Did You Know? Genuine Lithium-Ion Rechargeable AA and AAA Batteries Exist Now

Long time followers will know I am a battery fanatic. Everything I own that’s electric needs to run on lithium batteries. Now I hear you saying “But doesn’t Energizer make lithium AAs?” The answer is: sort of. They make lithium iron disulfide batteries that are non-rechargeable.

Technically, that’s a “lithium battery”. But it’s single use, and not the same chemistry as the rechargeable lithium batteries found in, say, electric cars and bicycles. Rechargeable AAs based on NiMH (Nickel Metal Hydride) chemistry have existed for decades, but NiMH is a step down from lithium ion in terms of energy density vs. weight.

It may surprise and delight you to learn, then, that actual rechargeable lithium ion AAs and AAAs do exist, for the devices you own which still use that format of battery. A company named Kentli makes them. You engineers out there might be scratching your heads right about now.

After all, every lithium battery type has a nominal voltage of around 3.7 volts. Alkaline AAs and AAAs are 1.5 volts. NiMH AAs and AAAs are 1.2 volts. How do you make a lithium battery which outputs a voltage in that range, so it can be used in devices designed for alkaline or NiMH batteries?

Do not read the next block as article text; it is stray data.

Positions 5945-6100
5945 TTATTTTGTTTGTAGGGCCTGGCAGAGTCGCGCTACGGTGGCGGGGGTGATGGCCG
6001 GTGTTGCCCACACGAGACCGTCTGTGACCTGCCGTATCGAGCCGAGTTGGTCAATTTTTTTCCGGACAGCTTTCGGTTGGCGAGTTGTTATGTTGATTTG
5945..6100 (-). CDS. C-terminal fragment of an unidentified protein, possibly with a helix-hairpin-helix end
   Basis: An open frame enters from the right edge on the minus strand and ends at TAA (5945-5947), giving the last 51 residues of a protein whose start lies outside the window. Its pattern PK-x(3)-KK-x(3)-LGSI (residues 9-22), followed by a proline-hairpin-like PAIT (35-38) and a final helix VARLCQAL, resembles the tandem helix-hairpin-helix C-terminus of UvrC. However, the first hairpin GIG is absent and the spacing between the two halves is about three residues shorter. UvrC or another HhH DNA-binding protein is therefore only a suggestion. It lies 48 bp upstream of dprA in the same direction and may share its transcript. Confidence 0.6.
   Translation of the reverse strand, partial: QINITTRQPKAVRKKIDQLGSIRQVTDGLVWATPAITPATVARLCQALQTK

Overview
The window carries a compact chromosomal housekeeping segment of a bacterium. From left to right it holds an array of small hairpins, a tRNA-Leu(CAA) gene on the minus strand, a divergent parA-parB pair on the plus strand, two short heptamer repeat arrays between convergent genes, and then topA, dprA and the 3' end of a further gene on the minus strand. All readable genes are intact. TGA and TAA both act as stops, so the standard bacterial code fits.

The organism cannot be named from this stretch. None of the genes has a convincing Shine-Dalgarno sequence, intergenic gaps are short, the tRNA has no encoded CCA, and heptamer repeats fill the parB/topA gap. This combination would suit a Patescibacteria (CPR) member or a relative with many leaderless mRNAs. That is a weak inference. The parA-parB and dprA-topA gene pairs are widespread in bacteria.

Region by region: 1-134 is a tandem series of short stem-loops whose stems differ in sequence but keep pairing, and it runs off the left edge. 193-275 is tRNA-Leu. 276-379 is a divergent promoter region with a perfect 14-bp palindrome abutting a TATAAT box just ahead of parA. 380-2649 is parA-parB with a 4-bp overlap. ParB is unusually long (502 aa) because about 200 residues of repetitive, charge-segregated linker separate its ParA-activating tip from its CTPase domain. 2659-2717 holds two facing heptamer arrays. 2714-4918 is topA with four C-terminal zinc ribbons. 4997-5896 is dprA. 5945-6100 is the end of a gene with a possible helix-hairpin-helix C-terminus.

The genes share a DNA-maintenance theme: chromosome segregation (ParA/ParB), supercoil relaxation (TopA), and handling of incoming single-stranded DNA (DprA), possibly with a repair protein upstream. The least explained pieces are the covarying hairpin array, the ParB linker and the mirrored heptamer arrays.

The answer, impressively, is that they built an itty bitty buck converter into every cell to step down the voltage from 3.7 to 1.5. This of course incurs some waste, which is why the AAs are 2800mah instead of the 3000mah offered by the single use Energizer lithium AAs.

However in my opinion, 200mah is a small price to pay for a cell that’s lighter, charges faster and will survive more discharge/charge cycles than a NiMH battery. It’s also self evidently a better deal than an Energizer lithium AA or AAA which can be used only once.

I’ve had these for some time now and the biggest single advantage is how much faster they charge compare to NiMH. The weight difference is noticeable too, but they accept a charge so much quicker that they’re considerably more practical to charge from, say, a solar backpack if you’re a photographer on the go.

The downsides are the higher cost per cell ($10 each) and the fact that they require their own special chargers. That’s right, the chargers you already had for your NiMH AAs and AAAs won’t work for these. Whether that’s a deal breaker will depend on the person. They do often come together as a bundle though.

I for one depend on electronics enough that having the absolute newest, best, most energy dense means of storing power is important to me. Then again I also kind of go overboard with it. For what it’s worth, the benefits really are sweet, and they make a durable, good looking product.

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